Anyone for shark curry?
If you're looking for coastal food, check out Konkan.
WHERE IN the City would you go looking for shark curry? The answer is Konkan Restaurant, bang opposite The Koramangala Club. Shark curry is not printed on its menu, but it can be found, on some days, with 10 or 15 items chalked on a black board as the specials of the day.
Konkan is a welcome change from the usual "tandoori-Chinese-Continental" eateries that have cropped up in every locality in the City. Two people, Prasanna and Manoj Shenoy, who "are new to the restaurant business", decided to come together to offer Bangaloreans their native Mangalorean cuisine as they knew it best.
Konkan is a 35-cover L-shaped eatery with white walls, minimal décor, and blue white napery. The two men are ever willing to discuss food or off-beat restaurants of the city. Their hobby-approach shows in the quality of food, service, and ambience. With Konkan in the City, one no longer needs an invitation from Shetty, Rai, Hegde or a Bhandari to sample a chicken kori rotti curry cooked the traditional way with coconut milk.
Konkan, as the name indicates, specialises in Mangalorean and Goan dishes.
The printed menu lists 40 items, divided into three sections starters, main course, and the items under what they call a "meal in itself".
It is better to be familiar with the coastal terms. The menu offers something called "raw (white) rice" (Rs. 20). No, there is no need to fear any tooth or stomach damage, as "raw rice" is nothing but the white rice, served soft, the way we all know. What they called boiled rice is the red thick short grain variety that one should opt for with the fare served here.
The menu includes chicken, prawn, fish, pork, egg, and accompaniments such as raw rice and sannas (soft idlis fermented with Toddy). You can also order pork pepper fry. It is dry and is a marinade of pepper and spices. The kori adajina (chicken sukka) is a speciality that is cooked with coconut and spice. Fish curries are special and Mangalore is famed, of course, for the kane or Lady Fish. It can be ordered with the rice of your choice.
There is cabbage fugath and pork sorpotel with sannas and beetroot talsana salad. (Sorpotel, incidentally, has sautéed blood as its vital ingredient. So if squeamish about that, you can opt for pork vindaloo.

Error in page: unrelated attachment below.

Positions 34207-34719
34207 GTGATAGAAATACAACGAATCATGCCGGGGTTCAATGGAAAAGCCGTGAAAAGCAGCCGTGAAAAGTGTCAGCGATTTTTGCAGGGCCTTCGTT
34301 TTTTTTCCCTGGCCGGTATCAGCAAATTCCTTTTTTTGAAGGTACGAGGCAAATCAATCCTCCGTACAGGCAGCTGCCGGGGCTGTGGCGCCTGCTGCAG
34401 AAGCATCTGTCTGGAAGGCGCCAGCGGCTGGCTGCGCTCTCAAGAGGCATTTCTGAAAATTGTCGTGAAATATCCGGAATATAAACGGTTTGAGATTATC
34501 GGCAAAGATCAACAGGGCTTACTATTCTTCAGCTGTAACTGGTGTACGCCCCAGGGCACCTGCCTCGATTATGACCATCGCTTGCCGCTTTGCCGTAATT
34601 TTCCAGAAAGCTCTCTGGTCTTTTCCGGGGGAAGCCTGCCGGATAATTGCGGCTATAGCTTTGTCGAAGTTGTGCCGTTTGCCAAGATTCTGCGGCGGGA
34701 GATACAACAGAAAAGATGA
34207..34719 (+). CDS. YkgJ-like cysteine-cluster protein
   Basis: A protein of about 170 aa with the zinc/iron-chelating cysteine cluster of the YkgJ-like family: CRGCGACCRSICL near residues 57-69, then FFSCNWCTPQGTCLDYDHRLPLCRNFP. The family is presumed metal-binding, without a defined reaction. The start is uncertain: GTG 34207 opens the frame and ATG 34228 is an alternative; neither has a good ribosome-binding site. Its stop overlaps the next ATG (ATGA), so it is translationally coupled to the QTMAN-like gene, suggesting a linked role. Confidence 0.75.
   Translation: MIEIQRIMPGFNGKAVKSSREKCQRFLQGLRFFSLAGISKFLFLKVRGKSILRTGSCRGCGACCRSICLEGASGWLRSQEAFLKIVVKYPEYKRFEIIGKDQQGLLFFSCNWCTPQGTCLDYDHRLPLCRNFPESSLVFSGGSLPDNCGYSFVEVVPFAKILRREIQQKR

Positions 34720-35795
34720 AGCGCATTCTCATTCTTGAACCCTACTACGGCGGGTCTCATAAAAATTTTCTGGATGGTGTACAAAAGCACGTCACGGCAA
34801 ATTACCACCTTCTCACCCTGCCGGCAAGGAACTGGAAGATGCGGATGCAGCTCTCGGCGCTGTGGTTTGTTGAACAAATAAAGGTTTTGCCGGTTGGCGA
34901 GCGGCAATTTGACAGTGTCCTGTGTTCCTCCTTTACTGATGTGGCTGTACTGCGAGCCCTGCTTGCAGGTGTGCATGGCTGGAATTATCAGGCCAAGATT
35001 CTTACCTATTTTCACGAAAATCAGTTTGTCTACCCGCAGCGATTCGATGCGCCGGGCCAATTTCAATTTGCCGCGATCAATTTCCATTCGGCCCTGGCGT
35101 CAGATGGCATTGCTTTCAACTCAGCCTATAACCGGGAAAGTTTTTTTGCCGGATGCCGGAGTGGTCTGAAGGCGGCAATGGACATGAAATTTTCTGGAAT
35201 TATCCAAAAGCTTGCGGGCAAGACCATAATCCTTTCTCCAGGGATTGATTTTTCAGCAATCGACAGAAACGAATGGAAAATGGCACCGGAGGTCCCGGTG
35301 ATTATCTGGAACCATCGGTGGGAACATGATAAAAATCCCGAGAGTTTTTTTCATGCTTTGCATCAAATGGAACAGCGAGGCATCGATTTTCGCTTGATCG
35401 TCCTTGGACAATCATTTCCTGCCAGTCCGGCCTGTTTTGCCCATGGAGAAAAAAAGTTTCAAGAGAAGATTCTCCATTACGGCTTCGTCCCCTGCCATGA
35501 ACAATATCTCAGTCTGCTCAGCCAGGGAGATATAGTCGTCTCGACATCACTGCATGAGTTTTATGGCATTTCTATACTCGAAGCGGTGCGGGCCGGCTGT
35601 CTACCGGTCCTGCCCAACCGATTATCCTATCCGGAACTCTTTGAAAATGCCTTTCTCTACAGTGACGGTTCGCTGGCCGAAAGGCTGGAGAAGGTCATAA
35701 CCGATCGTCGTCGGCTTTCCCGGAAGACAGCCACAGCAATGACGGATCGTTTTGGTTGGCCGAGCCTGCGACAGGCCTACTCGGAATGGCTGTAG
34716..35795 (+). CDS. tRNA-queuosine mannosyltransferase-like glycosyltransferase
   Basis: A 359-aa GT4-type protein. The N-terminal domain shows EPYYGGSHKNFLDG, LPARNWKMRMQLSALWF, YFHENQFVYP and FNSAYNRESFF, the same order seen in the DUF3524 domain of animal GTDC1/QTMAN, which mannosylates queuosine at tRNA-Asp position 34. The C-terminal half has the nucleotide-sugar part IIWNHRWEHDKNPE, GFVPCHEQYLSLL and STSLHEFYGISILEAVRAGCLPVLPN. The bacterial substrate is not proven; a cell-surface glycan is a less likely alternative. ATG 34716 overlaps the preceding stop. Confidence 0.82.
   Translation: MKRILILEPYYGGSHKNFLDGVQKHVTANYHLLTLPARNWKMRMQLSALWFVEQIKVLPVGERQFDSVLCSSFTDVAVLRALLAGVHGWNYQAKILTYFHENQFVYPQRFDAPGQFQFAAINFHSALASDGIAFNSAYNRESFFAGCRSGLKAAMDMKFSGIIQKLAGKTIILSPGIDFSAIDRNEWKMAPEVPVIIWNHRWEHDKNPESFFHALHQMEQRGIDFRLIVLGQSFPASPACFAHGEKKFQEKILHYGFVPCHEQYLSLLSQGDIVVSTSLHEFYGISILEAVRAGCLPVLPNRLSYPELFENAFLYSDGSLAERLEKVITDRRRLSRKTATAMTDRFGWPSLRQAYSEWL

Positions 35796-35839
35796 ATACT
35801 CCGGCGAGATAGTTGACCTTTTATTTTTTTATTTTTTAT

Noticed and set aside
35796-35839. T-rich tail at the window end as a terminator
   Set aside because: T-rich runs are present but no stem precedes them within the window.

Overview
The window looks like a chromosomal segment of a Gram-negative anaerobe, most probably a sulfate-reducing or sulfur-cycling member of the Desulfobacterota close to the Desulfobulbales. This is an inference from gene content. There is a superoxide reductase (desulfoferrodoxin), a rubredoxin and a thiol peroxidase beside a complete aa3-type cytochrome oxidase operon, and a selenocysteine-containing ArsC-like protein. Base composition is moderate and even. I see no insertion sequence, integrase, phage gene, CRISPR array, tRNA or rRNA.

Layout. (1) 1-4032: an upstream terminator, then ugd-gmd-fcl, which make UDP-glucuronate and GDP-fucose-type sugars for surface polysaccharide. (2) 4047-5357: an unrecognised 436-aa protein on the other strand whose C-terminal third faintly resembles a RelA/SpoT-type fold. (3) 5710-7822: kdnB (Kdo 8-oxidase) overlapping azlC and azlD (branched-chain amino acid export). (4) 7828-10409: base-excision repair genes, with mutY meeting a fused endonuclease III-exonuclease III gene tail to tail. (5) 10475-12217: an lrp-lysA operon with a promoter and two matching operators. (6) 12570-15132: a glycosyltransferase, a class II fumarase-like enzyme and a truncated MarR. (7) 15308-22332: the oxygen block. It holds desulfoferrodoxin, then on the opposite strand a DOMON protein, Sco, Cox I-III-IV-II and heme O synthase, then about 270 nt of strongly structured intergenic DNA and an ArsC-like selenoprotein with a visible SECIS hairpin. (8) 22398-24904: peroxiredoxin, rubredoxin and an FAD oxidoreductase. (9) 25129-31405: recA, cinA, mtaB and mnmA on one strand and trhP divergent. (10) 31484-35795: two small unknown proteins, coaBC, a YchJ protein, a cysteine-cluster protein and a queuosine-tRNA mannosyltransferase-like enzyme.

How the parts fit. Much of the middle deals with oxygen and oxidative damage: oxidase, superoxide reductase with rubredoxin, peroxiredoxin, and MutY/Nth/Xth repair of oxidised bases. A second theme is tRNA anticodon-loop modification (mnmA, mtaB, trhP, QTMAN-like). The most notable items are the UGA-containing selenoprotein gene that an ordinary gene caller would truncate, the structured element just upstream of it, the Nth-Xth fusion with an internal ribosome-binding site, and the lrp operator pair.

The kori rotti is papad like, crackling dry bread made from rice flakes. One dips the uneven bits of this rotti into the curry whereupon the bread goes limp. The fun is to tuck in while some of the crispness can be still felt in your mouth.
For a typical Mangalorean meal, have a rosachi kadi, in which you can sense the Catholic touch and combine with kori rotti or boiled rice.
For the vegetarians there is Mangalore cucumber curry (it is not really cucumber but moghem, an item acquired taste). The vegetarian section also includes vegetable kolombo (a sambhar like sauce), a choice of chana gasi curry, dal, tendli (thondekai) or cabbage curry, which are cooked in coconut and bafath spice base. Its potato chilly fry is a stir-fried spicy dish that is specially recommended.
In the "meal in itself' there is a choice of eight vegetarian dishes. One can choose from a combination of a main dish (like curry) either with a crisp kory rotti, sannas, or boiled rice, along with dal, one dry vegetable dish, talsana salad of beetroot, papad, and pickle.
Since the restaurant is small, it would be a good idea to reserve tables, especially over weekends.
An average meal for two costs Rs. 270. Look at the blackboard, to choose chicken tomato curry or a dozen other specials for the day. Konkan can be contacted on 5521530 or 98450-50701.
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